What you can learn in your business from the sport.
Today’s blog is by Margaret Stewart, Manager of HR and Administration at SafeSourcing Inc.
Baseball is widely considered America’s pastime with a colorful history and a nostalgic place in many people’s lives. Some of the lessons learned in baseball can also apply to everyday life, including your business. Here are quite a few common teachings that many of us learned from baseball and how they apply to your business.
- Hit a home run – to be very successful. This can mean successfully completing your project, gaining a new client, making your goals, or exceeding your goals. While just one person in baseball will hit a home run at a time, the whole team benefits. In business, the whole team can be responsible for hitting a home run.
- A ball park figure – an estimate. When this phrase is used, it can have a wide range of estimation. For example, a person may offer a ballpark figure for a new hire, which may cover a range of a few thousand dollars, whereas a ballpark figure of a company’s entire spend may range from several million dollars to tens of millions.
- Strike out – to fail. This phrase is often used in business, and especially sales. Often sales teams will try a pitch a few times, like in baseball, before they deem it a strike out and will not spend any more time or effort continuing, but rather try a new approach.
- Batting a thousand – maintaining a perfect record. This is when a person has been exceptionally successful in their ventures to a point where failure never seems to be an option. While such a high record in anything cannot be expected or maintained indefinitely, it is always a goal for everyone to strive for.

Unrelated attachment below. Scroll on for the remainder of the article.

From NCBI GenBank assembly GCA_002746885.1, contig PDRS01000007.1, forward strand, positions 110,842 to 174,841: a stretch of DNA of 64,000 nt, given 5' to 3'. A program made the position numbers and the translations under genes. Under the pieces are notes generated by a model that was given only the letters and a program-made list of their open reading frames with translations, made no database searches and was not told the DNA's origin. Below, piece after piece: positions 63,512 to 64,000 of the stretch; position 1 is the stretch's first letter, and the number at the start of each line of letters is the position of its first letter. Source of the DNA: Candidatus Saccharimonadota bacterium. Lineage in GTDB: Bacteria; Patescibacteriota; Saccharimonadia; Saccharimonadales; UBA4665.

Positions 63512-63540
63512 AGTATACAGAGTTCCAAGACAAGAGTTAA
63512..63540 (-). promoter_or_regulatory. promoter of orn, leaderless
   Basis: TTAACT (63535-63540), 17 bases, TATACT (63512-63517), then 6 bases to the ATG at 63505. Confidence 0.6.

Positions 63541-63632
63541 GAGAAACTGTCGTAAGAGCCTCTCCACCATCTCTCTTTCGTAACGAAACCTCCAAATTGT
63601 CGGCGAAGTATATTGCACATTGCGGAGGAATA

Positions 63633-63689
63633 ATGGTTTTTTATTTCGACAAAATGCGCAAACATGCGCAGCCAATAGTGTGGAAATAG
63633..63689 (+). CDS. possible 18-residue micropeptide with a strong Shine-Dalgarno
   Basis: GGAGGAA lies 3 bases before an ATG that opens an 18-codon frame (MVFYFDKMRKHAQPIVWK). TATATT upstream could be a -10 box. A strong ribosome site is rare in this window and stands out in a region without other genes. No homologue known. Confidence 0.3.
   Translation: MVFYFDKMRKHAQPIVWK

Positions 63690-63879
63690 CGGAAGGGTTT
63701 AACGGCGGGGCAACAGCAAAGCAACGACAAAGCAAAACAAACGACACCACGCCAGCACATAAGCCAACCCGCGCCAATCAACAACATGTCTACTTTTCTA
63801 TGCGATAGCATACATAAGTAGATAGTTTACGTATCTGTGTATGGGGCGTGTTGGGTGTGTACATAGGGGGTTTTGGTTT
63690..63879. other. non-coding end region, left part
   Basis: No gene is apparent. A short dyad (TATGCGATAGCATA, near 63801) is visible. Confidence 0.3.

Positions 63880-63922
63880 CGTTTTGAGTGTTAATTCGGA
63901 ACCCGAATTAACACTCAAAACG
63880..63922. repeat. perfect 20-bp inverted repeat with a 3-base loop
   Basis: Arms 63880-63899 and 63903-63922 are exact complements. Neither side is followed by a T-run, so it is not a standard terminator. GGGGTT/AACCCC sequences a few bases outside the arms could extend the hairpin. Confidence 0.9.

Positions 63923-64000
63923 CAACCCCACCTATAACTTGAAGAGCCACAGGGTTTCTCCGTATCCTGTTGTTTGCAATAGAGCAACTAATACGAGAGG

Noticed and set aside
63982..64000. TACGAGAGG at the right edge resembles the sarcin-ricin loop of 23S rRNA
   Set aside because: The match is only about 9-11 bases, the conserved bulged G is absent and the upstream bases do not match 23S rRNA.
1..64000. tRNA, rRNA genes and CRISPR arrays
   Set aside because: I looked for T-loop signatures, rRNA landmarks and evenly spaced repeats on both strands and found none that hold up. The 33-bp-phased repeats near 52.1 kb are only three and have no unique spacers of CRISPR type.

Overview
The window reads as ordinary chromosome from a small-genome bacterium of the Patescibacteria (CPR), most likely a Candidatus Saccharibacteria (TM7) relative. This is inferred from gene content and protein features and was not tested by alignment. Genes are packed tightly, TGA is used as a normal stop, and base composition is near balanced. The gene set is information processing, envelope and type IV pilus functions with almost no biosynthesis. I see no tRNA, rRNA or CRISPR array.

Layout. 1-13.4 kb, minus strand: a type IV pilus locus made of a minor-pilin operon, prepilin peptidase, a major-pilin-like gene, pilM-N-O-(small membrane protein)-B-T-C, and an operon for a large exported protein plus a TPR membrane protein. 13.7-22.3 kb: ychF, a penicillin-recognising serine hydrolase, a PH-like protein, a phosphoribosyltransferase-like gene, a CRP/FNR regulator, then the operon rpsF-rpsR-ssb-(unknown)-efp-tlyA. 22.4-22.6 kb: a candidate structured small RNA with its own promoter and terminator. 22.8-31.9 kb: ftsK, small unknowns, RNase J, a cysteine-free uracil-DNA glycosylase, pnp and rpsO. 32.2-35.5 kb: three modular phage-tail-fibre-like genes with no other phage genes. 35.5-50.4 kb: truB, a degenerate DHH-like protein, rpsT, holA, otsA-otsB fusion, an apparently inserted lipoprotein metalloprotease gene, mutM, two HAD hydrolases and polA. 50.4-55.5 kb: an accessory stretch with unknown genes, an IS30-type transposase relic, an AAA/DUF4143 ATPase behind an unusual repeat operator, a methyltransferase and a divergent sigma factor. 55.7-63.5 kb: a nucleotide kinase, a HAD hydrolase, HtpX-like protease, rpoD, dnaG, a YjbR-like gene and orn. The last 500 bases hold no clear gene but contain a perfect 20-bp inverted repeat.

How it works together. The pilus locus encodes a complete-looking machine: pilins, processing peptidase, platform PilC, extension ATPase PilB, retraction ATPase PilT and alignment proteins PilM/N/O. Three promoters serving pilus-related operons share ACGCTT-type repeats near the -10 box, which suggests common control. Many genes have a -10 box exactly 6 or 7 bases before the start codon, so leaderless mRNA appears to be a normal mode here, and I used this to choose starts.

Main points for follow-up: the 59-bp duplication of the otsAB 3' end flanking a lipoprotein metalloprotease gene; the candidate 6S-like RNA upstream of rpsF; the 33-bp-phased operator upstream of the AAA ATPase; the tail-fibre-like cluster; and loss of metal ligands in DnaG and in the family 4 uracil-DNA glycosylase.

- Play hardball – use extreme measures to ensure success. This phase can be used to describe individuals or businesses that take more extreme stances when it comes to compromise. They may maintain a firm position on an offer, which may or may not work out in their favor.
- Go to bat for someone – to aid or support someone. This can describe when someone comes to your aid in some way, whether to reiterate strategies or points, defend positions, or just take some of the burden of a person or team for an amount of time.
- Throw a curve ball – to do something unexpected. This phase is very common in business and many businesses take great care to avoid curve balls, even hiring analysts and researchers to ensure no signs of an upcoming curveball were missed. However, like the definition states, curveballs refer to the unexpected, so being prepared for anything can help your organization combat any curve balls coming.
- On the ball – very aware, responsible, and intelligent. This phase in business is commonly used to describe a person or team who takes initiative, is proactive, or generally takes care of the things necessary without trouble, hassle, or complaint.
For more information on how SafeSourcing can help you cover your procurement bases, or on our Risk Free trial program, please contact a SafeSourcing Customer Service representative. We have an entire team ready to assist you today.